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This could be the 1st Oscars in which a streaming service's film wins Best Picture

ARI SHAPIRO, HOST:

Oscar fans, the clock is ticking. If you haven't already seen "Power Of The Dog," "West Side Story," "Dune" and the seven other best picture nominees, we've got about 48 hours to binge watch the ones you've missed. Happily, Hollywood has made that easy this year because nearly all of the nominees are already streaming. Critic Bob Mondello is here to talk us through what we will and won't see on Sunday's Oscar telecast. Hey, Bob.

BOB MONDELLO, BYLINE: Hey. Good to be here.

SHAPIRO: There's been a lot of talk about what we won't see in Sunday's telecast. Bunch of the awards got bumped from the main event. Tell us about it.

MONDELLO: Well, eight of the awards, mostly the technical awards and the awards for short subjects, are going to be awarded before the telecast starts, while the stars are out on the red carpet. And they're going to take the acceptance speeches from those and edit them down so that they will be shown during the broadcast, but they will be tighter. And the idea is that this will allow them to fit in more, I guess, banter, because everybody knows the...

SHAPIRO: You sound like such a fan of banter, Bob.

MONDELLO: Yeah, well, it's scripted and you know. But anyway, they will still get the awards, which is not a bad thing, I suppose.

SHAPIRO: There was also a bunch of controversy about one of the stars of "West Side Story" who almost wasn't going to attend the Oscars. What happened?

MONDELLO: Well, Rachel Zegler - she's Maria in "West Side Story" - was asked on her Instagram account what she'd be wearing on Oscar night. And she said she'd probably be wearing sweatpants because she wasn't invited to the show. And obviously, social media went nuts. And the folks who run the program initially said things like, OK, look, we're reducing the capacity of the auditorium because we've got COVID that we're still dealing with. We only invite the people who are actually nominated and certain other people. And so there was no obligation to invite the star of "West Side Story," a major best picture nominee. But they should have done it. And she's Hispanic. And so it would have been nice if the Latina star was invited just a few years after #OscarsSoWhite. And so they finally came up with, we're going to have her as a presenter, which is an obvious thing. And they should have done it to start with. And so she'll get seats.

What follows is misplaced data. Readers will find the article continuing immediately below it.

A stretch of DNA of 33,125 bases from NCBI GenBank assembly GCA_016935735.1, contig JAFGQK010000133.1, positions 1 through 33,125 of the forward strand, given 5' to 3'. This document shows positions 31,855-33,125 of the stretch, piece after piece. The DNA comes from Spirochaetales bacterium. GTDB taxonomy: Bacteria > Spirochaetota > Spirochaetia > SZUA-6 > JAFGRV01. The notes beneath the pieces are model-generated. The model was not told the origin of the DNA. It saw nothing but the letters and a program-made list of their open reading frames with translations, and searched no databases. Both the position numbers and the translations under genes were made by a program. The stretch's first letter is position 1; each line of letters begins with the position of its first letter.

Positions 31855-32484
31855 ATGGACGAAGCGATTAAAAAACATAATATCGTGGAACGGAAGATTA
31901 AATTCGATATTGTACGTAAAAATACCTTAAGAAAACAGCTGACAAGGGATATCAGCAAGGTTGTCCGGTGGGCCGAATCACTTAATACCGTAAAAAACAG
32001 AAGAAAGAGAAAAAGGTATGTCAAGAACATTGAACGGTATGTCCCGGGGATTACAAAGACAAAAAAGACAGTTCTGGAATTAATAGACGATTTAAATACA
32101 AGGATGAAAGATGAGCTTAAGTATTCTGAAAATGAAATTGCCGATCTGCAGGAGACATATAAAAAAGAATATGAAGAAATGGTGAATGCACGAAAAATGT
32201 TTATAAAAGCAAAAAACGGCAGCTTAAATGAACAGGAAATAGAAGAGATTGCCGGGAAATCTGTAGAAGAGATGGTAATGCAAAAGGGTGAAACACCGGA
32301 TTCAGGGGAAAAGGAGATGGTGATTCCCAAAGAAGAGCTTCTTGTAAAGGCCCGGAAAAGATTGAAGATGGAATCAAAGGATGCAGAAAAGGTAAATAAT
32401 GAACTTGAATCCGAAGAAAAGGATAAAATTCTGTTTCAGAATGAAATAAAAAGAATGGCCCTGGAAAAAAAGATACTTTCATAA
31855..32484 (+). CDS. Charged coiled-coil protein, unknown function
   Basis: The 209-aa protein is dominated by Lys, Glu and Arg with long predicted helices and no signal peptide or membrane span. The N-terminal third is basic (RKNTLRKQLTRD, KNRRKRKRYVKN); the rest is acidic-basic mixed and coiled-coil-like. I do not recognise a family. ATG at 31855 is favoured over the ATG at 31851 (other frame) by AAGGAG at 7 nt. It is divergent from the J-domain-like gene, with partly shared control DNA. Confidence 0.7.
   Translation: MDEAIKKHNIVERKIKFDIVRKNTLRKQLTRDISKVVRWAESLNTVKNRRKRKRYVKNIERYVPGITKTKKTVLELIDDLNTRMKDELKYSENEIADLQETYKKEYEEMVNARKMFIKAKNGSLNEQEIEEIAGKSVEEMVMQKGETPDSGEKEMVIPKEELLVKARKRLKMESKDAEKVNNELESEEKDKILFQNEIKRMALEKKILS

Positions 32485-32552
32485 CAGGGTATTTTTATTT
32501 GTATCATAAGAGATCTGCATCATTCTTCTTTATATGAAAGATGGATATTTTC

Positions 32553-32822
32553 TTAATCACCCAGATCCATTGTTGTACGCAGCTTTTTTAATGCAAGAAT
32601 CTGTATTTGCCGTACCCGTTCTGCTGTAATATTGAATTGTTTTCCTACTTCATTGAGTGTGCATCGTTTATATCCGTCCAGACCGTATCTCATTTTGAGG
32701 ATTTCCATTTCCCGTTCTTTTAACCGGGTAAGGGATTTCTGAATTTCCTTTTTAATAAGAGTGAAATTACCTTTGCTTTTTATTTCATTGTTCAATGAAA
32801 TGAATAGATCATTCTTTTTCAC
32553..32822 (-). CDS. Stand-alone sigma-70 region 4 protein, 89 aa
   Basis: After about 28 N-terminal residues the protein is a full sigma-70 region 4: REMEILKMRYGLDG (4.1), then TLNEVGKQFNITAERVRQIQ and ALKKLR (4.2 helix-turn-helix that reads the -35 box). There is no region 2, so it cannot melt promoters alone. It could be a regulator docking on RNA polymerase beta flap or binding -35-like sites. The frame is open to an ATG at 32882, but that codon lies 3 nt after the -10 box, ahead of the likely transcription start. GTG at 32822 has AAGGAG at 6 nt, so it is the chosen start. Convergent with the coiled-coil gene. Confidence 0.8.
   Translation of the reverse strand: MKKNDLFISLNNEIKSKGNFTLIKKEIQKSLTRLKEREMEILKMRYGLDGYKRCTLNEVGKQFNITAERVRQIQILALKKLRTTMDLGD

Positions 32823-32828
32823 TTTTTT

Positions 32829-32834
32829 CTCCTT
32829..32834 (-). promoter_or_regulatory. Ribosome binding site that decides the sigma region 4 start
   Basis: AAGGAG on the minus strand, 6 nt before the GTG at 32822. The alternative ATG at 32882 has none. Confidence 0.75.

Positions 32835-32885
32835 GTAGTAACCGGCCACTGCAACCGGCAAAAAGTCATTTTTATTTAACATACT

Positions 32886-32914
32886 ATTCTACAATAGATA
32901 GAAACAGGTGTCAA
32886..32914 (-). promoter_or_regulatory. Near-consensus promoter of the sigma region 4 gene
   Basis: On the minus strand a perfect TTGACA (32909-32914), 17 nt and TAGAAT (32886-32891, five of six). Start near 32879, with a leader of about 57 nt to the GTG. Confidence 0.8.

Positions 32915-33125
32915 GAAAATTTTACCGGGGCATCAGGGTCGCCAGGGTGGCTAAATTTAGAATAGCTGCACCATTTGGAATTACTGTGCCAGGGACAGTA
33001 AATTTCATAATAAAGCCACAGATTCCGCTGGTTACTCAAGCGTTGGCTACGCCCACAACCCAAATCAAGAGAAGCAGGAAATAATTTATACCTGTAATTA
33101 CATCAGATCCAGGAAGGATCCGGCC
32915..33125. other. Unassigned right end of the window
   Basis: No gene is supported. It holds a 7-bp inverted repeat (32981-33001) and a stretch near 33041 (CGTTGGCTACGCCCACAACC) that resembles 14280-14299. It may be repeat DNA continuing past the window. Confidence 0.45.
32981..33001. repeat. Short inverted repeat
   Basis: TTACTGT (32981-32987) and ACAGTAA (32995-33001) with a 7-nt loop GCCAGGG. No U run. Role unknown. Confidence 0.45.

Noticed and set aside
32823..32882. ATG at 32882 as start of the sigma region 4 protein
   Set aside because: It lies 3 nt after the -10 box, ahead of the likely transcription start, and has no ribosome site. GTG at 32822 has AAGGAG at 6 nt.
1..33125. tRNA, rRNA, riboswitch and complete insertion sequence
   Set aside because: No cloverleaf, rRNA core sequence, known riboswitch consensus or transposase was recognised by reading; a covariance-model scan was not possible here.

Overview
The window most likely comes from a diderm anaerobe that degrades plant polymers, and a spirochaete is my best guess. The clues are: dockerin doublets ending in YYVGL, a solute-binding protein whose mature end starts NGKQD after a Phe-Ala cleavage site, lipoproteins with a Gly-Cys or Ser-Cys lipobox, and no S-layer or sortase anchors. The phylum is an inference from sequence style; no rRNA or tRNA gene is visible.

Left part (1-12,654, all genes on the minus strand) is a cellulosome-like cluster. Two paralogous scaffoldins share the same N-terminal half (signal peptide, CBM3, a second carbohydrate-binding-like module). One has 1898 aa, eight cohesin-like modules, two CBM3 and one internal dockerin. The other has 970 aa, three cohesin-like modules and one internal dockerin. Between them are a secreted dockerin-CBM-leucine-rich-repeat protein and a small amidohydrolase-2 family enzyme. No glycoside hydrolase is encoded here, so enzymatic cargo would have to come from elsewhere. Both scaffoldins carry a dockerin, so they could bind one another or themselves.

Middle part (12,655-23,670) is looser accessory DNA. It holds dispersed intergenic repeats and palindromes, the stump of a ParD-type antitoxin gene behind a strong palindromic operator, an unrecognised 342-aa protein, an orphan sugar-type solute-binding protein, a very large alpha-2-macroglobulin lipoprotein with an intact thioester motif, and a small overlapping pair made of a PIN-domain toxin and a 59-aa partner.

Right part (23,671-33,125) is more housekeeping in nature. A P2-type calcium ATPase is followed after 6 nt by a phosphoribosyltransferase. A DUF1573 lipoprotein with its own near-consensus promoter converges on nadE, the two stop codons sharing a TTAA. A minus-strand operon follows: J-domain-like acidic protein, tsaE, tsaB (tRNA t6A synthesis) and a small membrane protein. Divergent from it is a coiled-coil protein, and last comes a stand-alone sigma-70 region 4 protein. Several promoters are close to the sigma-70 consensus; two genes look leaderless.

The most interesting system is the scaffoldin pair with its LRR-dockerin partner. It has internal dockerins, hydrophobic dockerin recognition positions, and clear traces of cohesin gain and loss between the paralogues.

SHAPIRO: Well, speaking of diversity, how does this year's lineup compare, given the #OscarsSoWhite hashtag of the last few years?

MONDELLO: Well, actually, last year was sensational. Last year was the most diverse year for women and persons of color in the history of the Oscars. This year is not as good, but there are bright spots. Jane Campion was nominated for best director for "Power Of The Dog." She is the only woman who's ever been nominated twice for that award. Will Smith as best actor for "King Richard." He's competing with his mentor, Denzel Washington, who's playing a different king in "Tragedy Of Macbeth." Troy Kotsur is the first deaf male actor ever nominated, and he's regarded as likely to win supporting actor for "CODA," where he plays the dad. And Ariana DeBose for supporting actress in "West Side Story," she is the first openly queer woman of color nominated for any acting award. And if she wins, she'll be the second Latina to win that award for the same role as first Latina, Rita Moreno, did in the original "West Side Story."

SHAPIRO: OK. With all of these great films streaming right now and the abundance of prestige TV options and trash TV options, why should somebody spend three hours of their Sunday night watching this broadcast, Bob?

MONDELLO: Gee, you're right (laughter). Why should they? Let me think. Actually, listen, the Oscars are going to make history this year. In addition to the things I was just mentioning, it is very likely that a film made by a streaming service is going to win Best Picture. It's never happened. There have been a bunch of films that were nominated, like "Roma" for Netflix and "Sound Of Metal" last year for Amazon, but they've never gone the distance. And this year the two frontrunners are "Power Of The Dog" and "CODA," and it is very likely that one of those will win. Now, this seems less outrageous after the pandemic, when everybody's been streaming everything for a while. So I think when it happens, it's not so much a surprise, but it is history making.

SHAPIRO: NPR's Bob Mondello. He will be live tweeting the Oscars on Sunday night. Thank you for giving us this preview.

MONDELLO: My pleasure. Always. Transcript provided by NPR, Copyright NPR.

Bob Mondello, who jokes that he was a jinx at the beginning of his critical career — hired to write for every small paper that ever folded in Washington, just as it was about to collapse — saw that jinx broken in 1984 when he came to NPR.